Considering an On-Farm Energy Project? REAP Can Help!
On Friday, March 27, SEI and AgConnect teamed up to offer REAP the Energy – Grants and Loans for Your Energy Projects. Jeff Gatano and Rory Piermattei from USDA joined us for a lunch-and-learn to talk about what kinds of projects REAP supports, the ranking system, and how to apply. REAP stands for Rural Energy for America Program and is managed by USDA.
There are two types of projects REAP supports: energy efficiency and renewable energy.
If you are doing a renewable energy project, you can get the information needed about kilowatt per hour, dollar amount savings, or other needed information through your vendor. If you aren’t sure what to ask, Rory, or your local USDA representative can help.
If you’re considering an energy efficiency project, like putting new windows or lighting in your barn or on-farm store, or installing energy efficient refrigerators or freezers to store your products for market, you can find out the information needed from the equipment manufacturer, AND you can apply for the grant on your own – no need to pay a grant writer or consultant. In fact, Rory can help walk you through the entire process (if you’re in his SE PA service area. If you’re not, he can help connect you with his counterpart in your region!).
Rory’s contact: Rory Piermattei, Area Specialist (717) 272-3908, ext. 133
There are 3 different applications depending on the total project amount: less than $80,000; $80,000 to $200,000; and $200,000 and over. Applications for projects $20,000 are able to compete for ranking/funding more times per year (5) as opposed to $200,000 projects (maybe 2-3).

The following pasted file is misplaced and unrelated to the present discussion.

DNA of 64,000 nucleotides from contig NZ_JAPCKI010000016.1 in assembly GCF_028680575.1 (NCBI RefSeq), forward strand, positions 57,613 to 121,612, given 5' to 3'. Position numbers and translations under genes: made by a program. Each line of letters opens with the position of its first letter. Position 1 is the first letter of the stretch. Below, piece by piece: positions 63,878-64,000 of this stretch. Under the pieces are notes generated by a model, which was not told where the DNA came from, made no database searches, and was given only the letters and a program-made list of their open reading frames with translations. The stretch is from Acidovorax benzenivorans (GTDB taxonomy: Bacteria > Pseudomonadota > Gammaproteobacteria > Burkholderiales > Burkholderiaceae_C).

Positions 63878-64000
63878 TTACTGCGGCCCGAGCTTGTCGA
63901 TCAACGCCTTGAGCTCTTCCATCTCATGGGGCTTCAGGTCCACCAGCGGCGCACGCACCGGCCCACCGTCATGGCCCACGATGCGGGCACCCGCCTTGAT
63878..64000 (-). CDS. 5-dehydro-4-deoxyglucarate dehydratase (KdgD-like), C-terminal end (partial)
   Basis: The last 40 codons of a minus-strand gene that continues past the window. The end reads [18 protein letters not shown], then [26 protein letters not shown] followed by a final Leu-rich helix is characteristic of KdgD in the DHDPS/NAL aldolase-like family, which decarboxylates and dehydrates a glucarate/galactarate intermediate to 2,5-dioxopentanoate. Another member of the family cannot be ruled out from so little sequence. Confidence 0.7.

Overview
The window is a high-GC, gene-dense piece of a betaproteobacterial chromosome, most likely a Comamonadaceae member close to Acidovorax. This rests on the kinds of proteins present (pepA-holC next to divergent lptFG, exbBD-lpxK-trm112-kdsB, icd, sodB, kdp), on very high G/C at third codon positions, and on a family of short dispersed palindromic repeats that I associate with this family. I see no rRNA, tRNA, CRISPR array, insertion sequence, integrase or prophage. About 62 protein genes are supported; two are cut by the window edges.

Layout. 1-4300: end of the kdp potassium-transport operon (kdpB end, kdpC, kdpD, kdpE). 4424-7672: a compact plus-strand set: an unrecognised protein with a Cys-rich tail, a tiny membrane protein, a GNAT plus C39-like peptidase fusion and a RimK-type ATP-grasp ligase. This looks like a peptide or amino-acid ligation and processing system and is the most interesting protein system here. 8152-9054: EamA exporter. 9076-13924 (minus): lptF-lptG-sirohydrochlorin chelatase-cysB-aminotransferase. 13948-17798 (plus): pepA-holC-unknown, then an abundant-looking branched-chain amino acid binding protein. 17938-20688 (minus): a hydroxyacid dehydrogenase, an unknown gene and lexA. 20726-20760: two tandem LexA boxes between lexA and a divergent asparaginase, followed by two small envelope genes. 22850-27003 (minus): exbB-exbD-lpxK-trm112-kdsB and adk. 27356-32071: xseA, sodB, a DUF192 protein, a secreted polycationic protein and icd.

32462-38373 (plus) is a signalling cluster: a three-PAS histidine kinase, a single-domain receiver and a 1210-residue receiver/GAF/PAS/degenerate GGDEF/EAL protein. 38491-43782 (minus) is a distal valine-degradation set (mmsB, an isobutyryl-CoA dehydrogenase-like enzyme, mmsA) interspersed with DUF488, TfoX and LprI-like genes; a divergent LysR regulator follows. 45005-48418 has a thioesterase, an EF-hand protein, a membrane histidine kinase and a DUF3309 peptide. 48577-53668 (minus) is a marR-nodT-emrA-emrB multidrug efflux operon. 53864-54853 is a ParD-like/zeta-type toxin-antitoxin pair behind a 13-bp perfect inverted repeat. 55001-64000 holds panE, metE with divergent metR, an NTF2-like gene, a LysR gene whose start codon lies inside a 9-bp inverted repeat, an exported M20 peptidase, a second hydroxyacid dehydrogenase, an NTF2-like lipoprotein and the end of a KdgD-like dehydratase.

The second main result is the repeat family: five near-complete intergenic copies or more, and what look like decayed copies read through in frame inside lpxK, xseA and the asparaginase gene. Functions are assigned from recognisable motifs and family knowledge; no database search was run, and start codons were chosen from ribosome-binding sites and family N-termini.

Keep in mind, REAP grants will cover up to 25% of a project. That means that the other at least 75% will need to come from your investment, or a loan from a bank or other institution. You cannot combine a REAP grant with another federal grant, but you CAN combine it with a state loan program. For example, to fund a project, you could use a 25% REAP grant, 50% Small Business First Loan from PA Department of Community and Economic Development (accessed through Seedcopa at CCEDC for Chester County, or your local Area Loan Organization that we can help connect you to), and 25% investment from you, which could be, for example, your time doing the installation work and not necessarily a cash investment.
Confused? It’s OK! We can help. Give Rory at USDA a call, or Jodi a call about CCEDC’s loan programs that can help you finance your on-farm energy project.
This program was funded, in part, from a grant from the PA Department of Community and Economic Development’s Discovered in PA, Developed in PA program.